Articles in regional publications that pertain to a wide range of North Carolina-related topics.
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The bald cypress tree is often found near swamps, wetlands, and rivers. It is a common and popular tree in North Carolina and throughout the south, not only for its foliage, but also for its ability to soak up flood waters and prevent erosion. Bald cypresses can be found in the wild and in arboretums such as the Asheville Botanical Gardens.
The Wild Senna is a plant with a rich history. The plant was used by Native Americans for external skin problems and to treat fevers. It is also used as a laxative and was popular in 19th-century gardens. How to grow the plant, the beneficial pollinators and birds it attracts, and its natural history are explored.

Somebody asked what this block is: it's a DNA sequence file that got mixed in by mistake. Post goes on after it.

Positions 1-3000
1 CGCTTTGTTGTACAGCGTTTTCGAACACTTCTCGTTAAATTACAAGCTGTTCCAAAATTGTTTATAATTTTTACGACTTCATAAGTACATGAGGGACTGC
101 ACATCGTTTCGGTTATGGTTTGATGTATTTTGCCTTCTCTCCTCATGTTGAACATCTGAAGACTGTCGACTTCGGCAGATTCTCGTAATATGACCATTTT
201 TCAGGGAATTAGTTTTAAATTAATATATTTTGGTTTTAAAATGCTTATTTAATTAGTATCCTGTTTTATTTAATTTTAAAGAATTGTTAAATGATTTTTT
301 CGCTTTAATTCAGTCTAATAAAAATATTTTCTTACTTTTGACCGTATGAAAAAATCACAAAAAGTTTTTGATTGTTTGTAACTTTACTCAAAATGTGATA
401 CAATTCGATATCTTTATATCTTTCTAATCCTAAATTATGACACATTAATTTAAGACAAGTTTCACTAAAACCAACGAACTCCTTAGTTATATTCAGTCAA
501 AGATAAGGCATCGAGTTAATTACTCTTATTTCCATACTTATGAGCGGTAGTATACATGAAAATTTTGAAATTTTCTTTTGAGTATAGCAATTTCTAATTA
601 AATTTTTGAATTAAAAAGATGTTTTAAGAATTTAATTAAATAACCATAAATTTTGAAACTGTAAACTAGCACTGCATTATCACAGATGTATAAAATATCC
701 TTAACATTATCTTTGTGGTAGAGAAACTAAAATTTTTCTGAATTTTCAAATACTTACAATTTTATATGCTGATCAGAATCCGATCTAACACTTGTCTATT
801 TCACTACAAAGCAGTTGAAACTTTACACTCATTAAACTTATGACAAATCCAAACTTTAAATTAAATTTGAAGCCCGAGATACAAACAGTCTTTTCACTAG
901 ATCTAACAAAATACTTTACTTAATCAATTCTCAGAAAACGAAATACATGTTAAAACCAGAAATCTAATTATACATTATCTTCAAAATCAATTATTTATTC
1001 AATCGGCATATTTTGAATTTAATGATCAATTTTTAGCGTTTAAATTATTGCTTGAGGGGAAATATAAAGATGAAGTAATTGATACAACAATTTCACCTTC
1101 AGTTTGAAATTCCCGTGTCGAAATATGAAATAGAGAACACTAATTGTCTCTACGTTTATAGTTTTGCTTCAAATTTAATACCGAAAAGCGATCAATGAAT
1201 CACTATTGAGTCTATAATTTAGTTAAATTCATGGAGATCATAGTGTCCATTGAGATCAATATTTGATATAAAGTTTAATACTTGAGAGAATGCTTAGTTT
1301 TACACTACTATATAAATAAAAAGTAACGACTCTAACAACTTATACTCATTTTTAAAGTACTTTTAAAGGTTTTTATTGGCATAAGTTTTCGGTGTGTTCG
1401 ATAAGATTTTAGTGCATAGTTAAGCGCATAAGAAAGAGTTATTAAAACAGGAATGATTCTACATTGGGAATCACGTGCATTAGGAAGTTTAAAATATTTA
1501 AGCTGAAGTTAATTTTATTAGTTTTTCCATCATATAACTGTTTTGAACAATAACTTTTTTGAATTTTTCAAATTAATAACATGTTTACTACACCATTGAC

Bugbane or black cohosh is a native North Carolina perennial that is easily grown in organically rich and moist soil. The common name of bugbane is a reference to the insect repellent smell the plant gives off, and cohosh comes from an Algonquian word meaning rough. The plant is deer and rabbit resistant, and its flowers provide both nectar and pollen to insects.
The Quaking Aspen is a common tree across much of North America; besides its aesthetic qualities, it is also commonly used to make building materials, furniture, and paper.
The Carolina Pink, or /Silene caroliniana/, is a North Carolina native wildflower that thrives as ground cover in most settings.